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Spain - A 10 Day Itinerary

Updated: Dec 1, 2023

It is hard not to love Spain. Beautiful and evocative, Spain awakens your imagination and captures your heart. It is a nation thats not afraid of innovation and progress, yet is passionately protective and proud of its culture. It is the second most visited country in Europe, and for good reason too. With its warm climate year round, fascinating multi-cultural history, beautiful coastal towns and charming ancient cities, Spain is on top of everyones list of must visit places in the world.

On our first trip to Spain, we instantly fell in love. It quickly climbed the ranks as one of our favorite countries. I hold close many fond memories of travelling in that country and hope that one day I will return to experience more of her. But until then, I have shared my experiences and travel tips, in the hopes that others will find them useful and fall in love with Spain, like I did. Below is a 10 day itinerary we followed to see many of the top sights and cities in the country.


>> Got a question about this itinerary that you need answered quickly? DM me on Instagram @SolaraStills and I’ll be happy to help! I only accept DMs from followers, so hit the follow button before sending.


When To Go

Although famous for its warm weather, the temperatures soar into the 100s (in Fahrenheit) during the summer, which is also peak tourist season. The sweltering heat will only make many of the overcrowded tourist attractions unbearable during those hot summer months. The temperature is milder during the fall and winter months between October to December, which is when I would recommend visiting Spain.

Transportation Within Spain

We were very impressed by the ease of transportation throughout Spain. We used a cab (Uber is not as popular in Spain) to and from the airport, on the first and last day of our trip. We used the Metro or the local bus within the big cities like Barcelona, Madrid and Seville, and Renfe train to travel between cities. We did book our inter-city train rides months before our trip, due to which we got some really good deals, as opposed to booking them in the last minute. Both in Madrid and Barcelona, we bought a multi-person travel pass, which we could use both on the Metro as well as on the local buses. With the help of Google Maps, we had absolutely no issues navigating our way around Spain. Another point to note here is that all cities in Spain are walking friendly. No tourist sight is more than 2km apart. During our trip, we were averaged around 25k steps a day.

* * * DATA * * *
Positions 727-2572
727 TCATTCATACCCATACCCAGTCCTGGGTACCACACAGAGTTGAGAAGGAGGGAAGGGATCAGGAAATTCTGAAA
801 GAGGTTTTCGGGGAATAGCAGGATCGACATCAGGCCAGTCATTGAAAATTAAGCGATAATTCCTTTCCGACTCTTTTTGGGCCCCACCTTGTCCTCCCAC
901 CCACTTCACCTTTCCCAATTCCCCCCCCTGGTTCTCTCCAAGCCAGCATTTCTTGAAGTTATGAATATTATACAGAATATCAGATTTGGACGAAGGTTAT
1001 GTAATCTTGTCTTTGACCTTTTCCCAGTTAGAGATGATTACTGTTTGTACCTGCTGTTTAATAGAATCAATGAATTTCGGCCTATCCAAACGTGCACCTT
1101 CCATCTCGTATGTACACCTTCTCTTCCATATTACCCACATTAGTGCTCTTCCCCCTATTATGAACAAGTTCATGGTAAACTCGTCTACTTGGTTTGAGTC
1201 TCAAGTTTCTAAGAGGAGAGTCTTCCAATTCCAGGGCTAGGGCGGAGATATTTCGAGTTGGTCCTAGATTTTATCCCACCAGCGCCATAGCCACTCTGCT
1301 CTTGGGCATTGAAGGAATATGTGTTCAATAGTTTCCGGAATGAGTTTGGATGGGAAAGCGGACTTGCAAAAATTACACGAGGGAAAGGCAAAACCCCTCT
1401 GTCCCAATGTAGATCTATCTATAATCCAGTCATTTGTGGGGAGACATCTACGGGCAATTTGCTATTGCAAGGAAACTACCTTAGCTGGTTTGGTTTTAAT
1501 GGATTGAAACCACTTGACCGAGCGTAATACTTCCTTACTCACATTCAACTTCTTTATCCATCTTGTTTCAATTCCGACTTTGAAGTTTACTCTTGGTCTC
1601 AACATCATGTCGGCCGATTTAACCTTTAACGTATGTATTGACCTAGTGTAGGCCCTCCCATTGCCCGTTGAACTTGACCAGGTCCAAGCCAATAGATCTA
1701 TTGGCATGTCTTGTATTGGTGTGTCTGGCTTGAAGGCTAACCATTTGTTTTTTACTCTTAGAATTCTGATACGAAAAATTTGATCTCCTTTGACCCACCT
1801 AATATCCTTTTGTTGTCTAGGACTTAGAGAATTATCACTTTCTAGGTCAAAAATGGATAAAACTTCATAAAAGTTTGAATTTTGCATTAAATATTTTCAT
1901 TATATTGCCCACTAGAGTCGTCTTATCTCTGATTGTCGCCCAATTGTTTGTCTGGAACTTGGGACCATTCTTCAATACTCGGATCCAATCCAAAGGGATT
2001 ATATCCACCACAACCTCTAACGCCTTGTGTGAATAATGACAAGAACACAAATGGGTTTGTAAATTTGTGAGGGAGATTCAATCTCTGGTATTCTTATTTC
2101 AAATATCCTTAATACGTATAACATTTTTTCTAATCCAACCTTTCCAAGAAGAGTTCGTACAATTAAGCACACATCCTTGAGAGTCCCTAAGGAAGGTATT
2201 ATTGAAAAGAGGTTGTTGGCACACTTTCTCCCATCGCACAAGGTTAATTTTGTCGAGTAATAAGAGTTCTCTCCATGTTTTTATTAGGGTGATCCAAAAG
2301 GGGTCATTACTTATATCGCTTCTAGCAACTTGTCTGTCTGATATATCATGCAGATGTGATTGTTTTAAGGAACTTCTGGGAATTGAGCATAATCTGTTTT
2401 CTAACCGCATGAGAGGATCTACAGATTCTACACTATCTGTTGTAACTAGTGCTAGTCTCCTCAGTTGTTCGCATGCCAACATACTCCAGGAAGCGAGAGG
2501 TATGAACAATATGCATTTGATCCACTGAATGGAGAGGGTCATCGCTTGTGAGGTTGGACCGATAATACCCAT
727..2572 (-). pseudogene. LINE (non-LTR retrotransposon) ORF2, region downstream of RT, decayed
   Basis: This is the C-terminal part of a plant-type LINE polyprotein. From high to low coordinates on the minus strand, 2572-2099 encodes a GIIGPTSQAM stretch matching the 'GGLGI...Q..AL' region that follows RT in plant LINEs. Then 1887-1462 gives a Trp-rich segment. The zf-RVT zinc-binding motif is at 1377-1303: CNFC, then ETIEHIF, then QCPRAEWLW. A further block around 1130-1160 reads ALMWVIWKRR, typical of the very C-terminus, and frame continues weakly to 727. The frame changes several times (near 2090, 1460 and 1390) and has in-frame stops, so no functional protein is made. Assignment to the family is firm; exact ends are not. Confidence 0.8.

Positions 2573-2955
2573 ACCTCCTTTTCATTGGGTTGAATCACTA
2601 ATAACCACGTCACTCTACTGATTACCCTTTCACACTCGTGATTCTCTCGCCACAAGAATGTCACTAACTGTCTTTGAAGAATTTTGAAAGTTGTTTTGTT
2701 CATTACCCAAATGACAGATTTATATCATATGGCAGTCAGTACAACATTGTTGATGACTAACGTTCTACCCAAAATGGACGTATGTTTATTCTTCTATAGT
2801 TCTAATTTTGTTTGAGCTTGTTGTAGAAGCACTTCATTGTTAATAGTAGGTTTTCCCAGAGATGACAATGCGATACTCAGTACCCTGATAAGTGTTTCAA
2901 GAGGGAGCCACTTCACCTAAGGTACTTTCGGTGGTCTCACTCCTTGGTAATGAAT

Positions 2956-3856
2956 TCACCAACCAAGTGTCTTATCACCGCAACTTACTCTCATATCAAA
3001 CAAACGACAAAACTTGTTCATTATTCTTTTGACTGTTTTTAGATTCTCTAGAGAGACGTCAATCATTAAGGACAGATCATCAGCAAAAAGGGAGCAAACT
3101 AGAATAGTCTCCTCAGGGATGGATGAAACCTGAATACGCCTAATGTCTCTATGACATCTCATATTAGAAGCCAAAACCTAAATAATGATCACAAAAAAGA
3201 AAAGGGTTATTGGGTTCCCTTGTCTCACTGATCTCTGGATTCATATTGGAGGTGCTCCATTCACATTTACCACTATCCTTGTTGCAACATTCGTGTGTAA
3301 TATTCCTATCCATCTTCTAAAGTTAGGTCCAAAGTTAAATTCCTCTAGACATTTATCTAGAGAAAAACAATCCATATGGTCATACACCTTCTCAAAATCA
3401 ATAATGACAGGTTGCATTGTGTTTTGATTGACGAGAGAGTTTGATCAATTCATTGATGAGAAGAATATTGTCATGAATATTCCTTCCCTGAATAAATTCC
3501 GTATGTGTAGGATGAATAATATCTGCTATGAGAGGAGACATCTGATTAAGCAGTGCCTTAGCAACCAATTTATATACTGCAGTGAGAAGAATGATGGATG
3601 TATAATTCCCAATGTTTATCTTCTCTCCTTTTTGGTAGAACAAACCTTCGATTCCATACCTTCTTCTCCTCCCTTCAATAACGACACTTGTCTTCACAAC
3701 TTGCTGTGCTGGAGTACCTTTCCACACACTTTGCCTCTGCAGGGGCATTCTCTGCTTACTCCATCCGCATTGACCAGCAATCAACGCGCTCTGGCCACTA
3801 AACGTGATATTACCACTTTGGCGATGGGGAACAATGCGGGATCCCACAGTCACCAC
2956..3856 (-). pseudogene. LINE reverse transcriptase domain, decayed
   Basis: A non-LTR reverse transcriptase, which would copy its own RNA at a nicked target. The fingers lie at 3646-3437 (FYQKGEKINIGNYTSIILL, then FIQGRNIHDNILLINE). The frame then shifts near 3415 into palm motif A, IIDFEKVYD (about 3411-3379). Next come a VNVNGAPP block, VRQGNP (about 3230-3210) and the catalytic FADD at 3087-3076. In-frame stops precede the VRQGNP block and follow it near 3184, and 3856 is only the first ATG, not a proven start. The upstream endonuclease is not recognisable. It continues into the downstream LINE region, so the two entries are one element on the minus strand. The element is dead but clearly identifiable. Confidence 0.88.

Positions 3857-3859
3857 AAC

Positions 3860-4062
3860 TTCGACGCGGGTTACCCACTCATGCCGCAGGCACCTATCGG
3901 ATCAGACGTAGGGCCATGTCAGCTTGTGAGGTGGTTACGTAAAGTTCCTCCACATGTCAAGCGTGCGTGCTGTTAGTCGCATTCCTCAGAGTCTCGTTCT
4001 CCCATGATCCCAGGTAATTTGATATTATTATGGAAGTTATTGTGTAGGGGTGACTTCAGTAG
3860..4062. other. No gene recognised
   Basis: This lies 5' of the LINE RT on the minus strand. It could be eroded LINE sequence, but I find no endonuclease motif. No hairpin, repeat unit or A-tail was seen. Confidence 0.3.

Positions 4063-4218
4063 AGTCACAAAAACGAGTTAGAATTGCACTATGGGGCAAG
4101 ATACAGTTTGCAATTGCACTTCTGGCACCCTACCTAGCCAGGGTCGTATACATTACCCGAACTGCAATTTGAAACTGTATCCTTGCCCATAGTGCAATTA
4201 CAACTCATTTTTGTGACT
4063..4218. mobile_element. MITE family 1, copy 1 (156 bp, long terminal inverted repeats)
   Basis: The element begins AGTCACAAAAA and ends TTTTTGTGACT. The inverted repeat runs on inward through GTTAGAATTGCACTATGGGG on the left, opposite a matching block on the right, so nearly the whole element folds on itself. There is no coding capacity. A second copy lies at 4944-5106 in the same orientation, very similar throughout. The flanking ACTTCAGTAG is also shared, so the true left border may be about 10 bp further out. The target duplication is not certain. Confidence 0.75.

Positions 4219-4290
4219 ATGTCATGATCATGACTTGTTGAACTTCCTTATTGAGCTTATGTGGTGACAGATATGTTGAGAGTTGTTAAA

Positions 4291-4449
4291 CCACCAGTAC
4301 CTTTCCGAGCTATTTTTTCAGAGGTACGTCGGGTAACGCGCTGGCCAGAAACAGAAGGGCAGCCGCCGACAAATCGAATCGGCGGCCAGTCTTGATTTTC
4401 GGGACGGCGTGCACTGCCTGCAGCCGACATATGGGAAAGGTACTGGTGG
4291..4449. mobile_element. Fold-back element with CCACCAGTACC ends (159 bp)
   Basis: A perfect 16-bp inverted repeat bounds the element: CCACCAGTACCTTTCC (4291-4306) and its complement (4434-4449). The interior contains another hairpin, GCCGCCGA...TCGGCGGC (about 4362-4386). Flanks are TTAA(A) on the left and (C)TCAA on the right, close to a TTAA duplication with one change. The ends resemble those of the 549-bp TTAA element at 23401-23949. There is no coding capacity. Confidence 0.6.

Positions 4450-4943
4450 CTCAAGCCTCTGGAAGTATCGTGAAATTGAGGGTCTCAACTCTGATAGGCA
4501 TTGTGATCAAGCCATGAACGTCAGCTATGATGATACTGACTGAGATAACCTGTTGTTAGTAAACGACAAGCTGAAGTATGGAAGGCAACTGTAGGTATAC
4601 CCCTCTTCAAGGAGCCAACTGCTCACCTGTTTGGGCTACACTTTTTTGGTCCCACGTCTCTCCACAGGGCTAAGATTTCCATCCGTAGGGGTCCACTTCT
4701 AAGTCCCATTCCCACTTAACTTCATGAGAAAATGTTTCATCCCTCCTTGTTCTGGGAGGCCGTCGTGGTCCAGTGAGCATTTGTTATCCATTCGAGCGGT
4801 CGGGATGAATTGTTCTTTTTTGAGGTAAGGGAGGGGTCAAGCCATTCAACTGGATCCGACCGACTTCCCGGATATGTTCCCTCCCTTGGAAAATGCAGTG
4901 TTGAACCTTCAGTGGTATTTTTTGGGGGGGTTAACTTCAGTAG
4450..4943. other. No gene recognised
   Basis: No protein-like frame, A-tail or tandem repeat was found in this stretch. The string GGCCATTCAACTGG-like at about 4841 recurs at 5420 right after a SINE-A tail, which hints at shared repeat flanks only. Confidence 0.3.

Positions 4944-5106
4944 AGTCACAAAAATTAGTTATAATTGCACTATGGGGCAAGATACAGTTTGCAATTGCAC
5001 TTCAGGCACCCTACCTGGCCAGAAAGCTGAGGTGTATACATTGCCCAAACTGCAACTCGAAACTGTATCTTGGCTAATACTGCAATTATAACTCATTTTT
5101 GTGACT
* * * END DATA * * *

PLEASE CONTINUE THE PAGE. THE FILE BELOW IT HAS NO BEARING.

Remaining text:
Day 1


Where To Stay

We stayed at Occidental Diagonal 414 in L'Eixample area of the city. The hotel has beautifully appointed rooms overlooking Diagonal Avenue, one of the main thoroughfares in Barcelona. Centrally located, it is about 10 mins walk to Sagrada Familia, 5 minutes walk to Gaudi's Casa Mila and Casa Batlo and 1.5 Km from La Rambla, the main tourist drag. Also, the closest Metro is steps away from the hotel. Offering a full breakfast buffet and cava and wine in the evenings, I highly recommend this hotel during your stay in Barcelona.

View of Diagonal Avenue from our hotel room

What To Buy

The region of Catalunya, of which Barcelona is the capital, is famous for its red and white wine. Spanish wine, sangrias and cava (sparkling wine) are great souvenirs to take home from Barcelona. Also famous here are Gaudi artwork replicas like Toro (bull) or a flemenco girl covered in mosaic art, representative of Gaudi's style.

After checking into your hotel, spend your first day in Barcelona getting your bearings straight and get oriented with the city and the Metro. Barcelona is a walking-friendly city. All the major sights are with 2-3kms from each other and all tourist spots are well connected via Metro. We bought the T-Familiar multi-person metro card which allows 8 rides in 30 days.